Robert 'Roy' Jan van de Hoek
1939 to 2003
A Book 65 Years in the Making
Zoological Preface to San Francisco Bay Guidebook
by Edward F. Ricketts
In this book, there will be frequent considerations of an ecological and sociological nature, as contrasted to the usual systematic approach. Ecology will be defined, briefly, as that science which deals with the framework of relations between an animal or a society of animals and its environment, both biological and physical.
In any investigation, either of two divergent outlooks may serve as a point of departure. Discrete entities may be grouped together analytically into things of a kind: the systematic approach; or individuals, groups or societies as they are naturally found may be considered by relation to their surroundings: the ecological approach.
Even for beginners, most zoological studies have been based on the fundamentally necessary systematic or taxonomic plan whereby forms which are structurally alike, clams, corals, starfish, etc., no matter how widely separated they may be in natural distribution, are groupoed together for unified study. This involves the enumerating, naming and classifying of discrete entities into a pattern . . .[to be compiled fully at a later time].
Ed Ricketts wrote about San Francisco Bay in Between Pacific Tides in several places. A perusal of the index of the 1939 first edition shows the following references:
�197, �198, �201, �221, �285, �293, �306, �333, p.7. These seven references in the index form the core of completing Ricketts and Steinbeck's guidebook to San Francisco. Careful searching through Between Pacific Tides will reveal additional pages on which San Franciso Bay marine fauna is discussed.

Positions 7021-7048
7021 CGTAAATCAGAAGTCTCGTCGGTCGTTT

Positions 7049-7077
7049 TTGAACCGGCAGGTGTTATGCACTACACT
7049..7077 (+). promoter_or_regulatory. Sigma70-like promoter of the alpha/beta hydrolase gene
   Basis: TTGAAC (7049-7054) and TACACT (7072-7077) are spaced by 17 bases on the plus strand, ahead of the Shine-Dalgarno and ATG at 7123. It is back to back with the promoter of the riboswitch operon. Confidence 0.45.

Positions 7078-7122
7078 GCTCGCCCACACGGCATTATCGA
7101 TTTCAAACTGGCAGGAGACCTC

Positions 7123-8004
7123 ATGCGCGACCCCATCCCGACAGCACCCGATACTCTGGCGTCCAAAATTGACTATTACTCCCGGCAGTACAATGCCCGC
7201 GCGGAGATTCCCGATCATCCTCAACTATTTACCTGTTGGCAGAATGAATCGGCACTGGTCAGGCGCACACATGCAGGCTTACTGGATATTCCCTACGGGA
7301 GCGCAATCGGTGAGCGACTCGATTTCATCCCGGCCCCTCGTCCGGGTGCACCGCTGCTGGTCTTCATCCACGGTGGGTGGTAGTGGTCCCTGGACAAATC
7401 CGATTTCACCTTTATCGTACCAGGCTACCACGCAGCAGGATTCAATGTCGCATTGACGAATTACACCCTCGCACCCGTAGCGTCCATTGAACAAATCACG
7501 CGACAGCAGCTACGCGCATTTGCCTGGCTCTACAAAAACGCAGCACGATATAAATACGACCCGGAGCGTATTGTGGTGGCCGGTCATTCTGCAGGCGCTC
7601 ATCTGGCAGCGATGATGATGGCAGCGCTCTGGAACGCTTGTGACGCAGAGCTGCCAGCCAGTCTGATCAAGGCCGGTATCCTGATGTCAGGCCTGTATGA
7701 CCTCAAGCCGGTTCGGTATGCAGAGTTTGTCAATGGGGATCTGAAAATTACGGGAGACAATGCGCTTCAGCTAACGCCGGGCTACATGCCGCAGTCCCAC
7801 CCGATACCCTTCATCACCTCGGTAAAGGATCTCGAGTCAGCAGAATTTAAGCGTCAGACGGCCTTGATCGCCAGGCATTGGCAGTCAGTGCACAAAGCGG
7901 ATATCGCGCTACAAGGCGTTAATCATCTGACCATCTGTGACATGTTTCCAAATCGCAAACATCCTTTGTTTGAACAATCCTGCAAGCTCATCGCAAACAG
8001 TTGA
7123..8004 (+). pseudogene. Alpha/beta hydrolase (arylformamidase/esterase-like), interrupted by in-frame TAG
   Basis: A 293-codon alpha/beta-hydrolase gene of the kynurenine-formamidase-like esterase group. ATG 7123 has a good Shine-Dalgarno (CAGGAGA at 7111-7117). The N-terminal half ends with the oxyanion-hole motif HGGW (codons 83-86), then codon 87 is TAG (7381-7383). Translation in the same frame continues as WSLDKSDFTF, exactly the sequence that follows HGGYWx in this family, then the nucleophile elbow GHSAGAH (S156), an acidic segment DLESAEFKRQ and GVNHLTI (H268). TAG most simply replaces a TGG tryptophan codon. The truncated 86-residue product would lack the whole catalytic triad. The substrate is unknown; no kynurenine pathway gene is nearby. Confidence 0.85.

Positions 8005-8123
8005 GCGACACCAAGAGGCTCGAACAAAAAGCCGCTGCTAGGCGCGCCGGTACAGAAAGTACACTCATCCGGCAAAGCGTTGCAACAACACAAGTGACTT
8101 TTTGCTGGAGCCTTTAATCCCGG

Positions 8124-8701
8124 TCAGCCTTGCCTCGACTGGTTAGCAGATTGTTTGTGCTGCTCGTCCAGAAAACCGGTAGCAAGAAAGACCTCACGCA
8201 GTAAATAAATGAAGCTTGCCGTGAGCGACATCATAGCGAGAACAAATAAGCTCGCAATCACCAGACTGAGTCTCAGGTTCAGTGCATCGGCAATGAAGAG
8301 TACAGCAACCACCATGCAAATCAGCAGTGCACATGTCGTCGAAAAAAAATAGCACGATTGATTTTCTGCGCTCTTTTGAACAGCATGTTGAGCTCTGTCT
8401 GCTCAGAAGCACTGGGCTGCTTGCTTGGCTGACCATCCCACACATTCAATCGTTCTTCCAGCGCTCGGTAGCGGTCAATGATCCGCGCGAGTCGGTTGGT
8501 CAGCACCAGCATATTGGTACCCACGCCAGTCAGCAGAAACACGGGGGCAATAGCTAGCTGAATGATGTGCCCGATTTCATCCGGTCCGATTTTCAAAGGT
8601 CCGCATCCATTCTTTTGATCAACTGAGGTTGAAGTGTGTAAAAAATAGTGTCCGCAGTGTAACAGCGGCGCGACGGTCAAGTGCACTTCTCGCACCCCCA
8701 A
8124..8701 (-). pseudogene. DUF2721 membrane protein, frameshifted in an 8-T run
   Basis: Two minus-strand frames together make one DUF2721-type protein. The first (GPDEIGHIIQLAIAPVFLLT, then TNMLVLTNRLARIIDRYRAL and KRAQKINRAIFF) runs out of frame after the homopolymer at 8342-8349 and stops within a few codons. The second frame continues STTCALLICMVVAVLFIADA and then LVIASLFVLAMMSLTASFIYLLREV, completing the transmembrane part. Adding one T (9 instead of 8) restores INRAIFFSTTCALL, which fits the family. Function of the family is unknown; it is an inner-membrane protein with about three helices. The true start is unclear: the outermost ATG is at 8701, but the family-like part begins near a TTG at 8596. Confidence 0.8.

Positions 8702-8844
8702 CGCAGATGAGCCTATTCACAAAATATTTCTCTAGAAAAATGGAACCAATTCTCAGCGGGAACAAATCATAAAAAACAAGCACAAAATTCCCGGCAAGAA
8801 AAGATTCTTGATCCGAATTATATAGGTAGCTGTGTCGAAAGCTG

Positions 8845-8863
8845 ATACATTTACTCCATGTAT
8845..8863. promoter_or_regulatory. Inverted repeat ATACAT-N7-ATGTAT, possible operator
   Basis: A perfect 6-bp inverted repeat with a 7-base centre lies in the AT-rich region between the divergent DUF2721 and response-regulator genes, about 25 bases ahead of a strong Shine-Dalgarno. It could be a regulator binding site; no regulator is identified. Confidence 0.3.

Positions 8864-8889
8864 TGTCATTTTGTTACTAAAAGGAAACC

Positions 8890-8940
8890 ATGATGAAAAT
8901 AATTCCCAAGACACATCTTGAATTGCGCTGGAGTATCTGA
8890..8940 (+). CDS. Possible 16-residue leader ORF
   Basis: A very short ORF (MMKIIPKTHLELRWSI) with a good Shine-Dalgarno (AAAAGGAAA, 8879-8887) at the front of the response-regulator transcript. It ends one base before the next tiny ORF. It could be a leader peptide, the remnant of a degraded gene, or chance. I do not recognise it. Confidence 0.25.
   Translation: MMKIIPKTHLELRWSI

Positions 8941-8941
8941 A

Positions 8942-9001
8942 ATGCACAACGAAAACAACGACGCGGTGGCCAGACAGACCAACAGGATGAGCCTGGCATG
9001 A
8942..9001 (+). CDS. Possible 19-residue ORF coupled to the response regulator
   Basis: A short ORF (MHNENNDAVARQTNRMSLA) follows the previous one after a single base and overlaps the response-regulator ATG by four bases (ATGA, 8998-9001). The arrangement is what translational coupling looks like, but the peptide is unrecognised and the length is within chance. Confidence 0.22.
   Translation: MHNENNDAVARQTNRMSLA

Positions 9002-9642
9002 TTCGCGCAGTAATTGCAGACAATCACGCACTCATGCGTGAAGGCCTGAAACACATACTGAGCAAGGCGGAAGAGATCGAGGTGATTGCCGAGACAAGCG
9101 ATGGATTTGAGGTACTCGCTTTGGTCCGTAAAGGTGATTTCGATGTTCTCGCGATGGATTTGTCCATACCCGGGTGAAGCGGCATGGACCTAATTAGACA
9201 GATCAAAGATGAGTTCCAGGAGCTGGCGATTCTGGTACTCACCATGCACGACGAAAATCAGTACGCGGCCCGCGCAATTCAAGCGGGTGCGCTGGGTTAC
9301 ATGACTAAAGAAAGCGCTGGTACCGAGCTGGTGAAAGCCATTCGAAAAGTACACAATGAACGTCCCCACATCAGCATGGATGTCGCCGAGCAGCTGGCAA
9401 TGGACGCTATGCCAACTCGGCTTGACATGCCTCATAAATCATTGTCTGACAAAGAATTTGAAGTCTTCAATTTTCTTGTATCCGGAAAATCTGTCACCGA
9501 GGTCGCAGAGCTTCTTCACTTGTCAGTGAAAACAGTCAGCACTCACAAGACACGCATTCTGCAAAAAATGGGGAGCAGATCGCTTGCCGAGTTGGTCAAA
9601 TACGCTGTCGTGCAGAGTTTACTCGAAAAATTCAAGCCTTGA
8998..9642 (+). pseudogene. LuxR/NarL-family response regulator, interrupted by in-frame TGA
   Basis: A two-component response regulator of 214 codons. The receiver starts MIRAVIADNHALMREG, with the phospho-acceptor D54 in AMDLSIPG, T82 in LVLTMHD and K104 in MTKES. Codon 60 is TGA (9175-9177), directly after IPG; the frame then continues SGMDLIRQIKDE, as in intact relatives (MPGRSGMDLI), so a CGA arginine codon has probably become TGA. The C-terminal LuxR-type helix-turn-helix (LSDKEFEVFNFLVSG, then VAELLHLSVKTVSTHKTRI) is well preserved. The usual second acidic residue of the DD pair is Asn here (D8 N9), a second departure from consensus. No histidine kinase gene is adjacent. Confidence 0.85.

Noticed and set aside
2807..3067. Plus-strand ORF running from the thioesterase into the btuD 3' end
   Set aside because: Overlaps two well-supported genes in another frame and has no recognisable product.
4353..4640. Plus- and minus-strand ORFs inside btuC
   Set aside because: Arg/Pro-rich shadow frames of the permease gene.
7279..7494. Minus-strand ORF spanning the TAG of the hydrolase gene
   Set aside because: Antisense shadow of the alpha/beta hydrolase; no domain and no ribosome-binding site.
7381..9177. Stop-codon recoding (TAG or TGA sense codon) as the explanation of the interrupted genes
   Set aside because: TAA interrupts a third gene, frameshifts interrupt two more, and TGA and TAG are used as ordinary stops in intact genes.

�197. ... The same thing is true of the mussel, Mytilus edulis, but it is an exclusively quiet-water animal and notable for its wide distribution-literally around the world in North Temperate regions. ... A few enemic-looking specimens can be found on gravel banks and rocky points in San Francisco Bay, but most of thos that have survived the Bay's contamination occur on wharf piling.
�198. ...The little pill bug, Exosphaeroma oregonensis,flaunts its belief in large and frequent families. The average under-crust population of this squat isopod with its widely separated eyes will run many dozen to the square foot in Puget Sound, and it is the commonest pill bug in San Francisco Bay.
�201. ... hairy hermits, Pagurus hirsutiusculus, which, in quiet northern waters, attain great size. At Friday Harbor specimens have been taken with 2-inch bodies and an overall-length of more than 3 inches. The animal's extreme range is Alaska to Lower California, but south of Puget Sound the specimens are smaller and less hairy. They are plentiful at Elkhorn Slough, however, and are the common hermits of San Francisco Bay.
�221. ... Mopalia muscosa is known to occur in such sheltered localities as Elkhorn Slough and San Francisco Bay, with a total range extending from Shumagin Islands to Lower California.
�285. ... Hemigrapsus oregonensis ranges southward from Alaska, and is the common shore crab of San Francisco Bay.
�293... In San Francisco Bay, the muddy eastern shores, at Berkeley for instanc, are characterized by great beds, acres in extent, of the cosmopolitan tubed worm Capitlla capitata, several inches long, lying head up in vertical, dirt-encrusted, black membranous tubes.